I remember my first drink like I remember xxx: the scenery, the smells, the bitter aftertaste of the Miller Light, sip after sip pouring down my throat as the calming sensation eased through my body. I can recall so vividly walking and feeling weightless and powerful. Careless and bold. Breathing in the cold Iowa November air in but feeling warm and confident. As a freshman in college, I had no idea where my chase for this escape would take me, but I was certain that alcohol had given me something to catch.
My mother had warned me about alcoholic gene flowing through her side of the family no less than 100 times at this point. Having dealt with an alcoholic father growing up, she wanted me to avoid that heartache if possible. Unfortunately, avoiding alcohol isn’t simply a matter of will for the alcoholic, and no human power (not even my mom) could save me from myself.
I recall playing mind games with my husband.  Because if he confronted me, I’d have to confront myself.

Step One: We admitted we were powerless over alcohol – that our lives had become unmanageable.

I knew I drank a lot…I knew I probably would have to deal with that someday.  But powerless? Unmanageable?  Even though I drank each night, during the day I was a teacher.  And teachers don’t embrace powerlessness very well.  And for something to be unmanageable was unthinkable.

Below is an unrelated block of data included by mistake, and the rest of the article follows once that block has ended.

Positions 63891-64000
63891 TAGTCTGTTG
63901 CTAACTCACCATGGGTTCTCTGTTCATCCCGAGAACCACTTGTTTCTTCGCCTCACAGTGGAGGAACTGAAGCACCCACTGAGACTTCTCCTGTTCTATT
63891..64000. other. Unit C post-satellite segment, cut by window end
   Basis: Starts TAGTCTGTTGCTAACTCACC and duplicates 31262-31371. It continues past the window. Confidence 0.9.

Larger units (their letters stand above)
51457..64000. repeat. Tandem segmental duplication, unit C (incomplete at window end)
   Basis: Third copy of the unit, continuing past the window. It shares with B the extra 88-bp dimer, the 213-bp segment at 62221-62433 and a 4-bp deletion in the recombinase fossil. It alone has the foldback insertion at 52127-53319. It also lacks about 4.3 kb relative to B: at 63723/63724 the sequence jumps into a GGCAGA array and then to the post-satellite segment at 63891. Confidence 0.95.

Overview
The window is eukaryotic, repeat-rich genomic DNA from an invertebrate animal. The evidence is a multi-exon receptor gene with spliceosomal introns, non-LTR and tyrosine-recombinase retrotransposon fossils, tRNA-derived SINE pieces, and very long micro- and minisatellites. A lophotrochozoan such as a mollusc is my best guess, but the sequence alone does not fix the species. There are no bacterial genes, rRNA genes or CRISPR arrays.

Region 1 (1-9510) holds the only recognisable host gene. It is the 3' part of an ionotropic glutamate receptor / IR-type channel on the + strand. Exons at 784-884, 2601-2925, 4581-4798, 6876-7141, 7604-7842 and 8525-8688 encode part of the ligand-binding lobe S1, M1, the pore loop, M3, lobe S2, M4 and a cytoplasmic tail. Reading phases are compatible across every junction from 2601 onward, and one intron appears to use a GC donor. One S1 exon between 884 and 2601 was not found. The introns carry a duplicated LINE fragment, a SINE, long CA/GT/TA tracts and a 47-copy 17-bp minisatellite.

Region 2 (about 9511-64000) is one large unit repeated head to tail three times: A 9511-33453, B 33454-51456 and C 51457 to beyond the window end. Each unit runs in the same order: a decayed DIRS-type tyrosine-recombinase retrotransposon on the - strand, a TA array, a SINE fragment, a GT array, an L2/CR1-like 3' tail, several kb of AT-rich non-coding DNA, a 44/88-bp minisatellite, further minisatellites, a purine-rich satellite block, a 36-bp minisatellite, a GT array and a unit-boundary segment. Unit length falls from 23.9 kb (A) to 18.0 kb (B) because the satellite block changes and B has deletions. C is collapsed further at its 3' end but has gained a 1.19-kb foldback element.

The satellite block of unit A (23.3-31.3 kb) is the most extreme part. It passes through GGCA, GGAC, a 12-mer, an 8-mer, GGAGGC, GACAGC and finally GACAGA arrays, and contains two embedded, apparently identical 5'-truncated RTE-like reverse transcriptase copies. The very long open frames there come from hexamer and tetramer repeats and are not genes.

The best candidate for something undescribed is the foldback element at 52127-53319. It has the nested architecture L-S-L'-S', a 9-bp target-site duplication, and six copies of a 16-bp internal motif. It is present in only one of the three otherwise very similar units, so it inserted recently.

I wrote at length on my teaching blog about the idea of powerlessness and how accepting powerlessness over classroom elements out of our control can shift our mindset and free us from obsession.

My goal with this blog is to help reduce the stigma of addiction.  I hope to show a side of addiction that will help to encourage compassion and understanding.  As an active addict, I went to great lengths to hide my compulsion to drink.  This disease was more powerful than my willpower could ever sustain.  My ability to stay sober does not come from a sheer desire to abstain.  It comes from a conscious decision to examine the issues that lead me to drink in the first place.  It comes from a realization that there is no situation in my life that alcohol won’t make worse.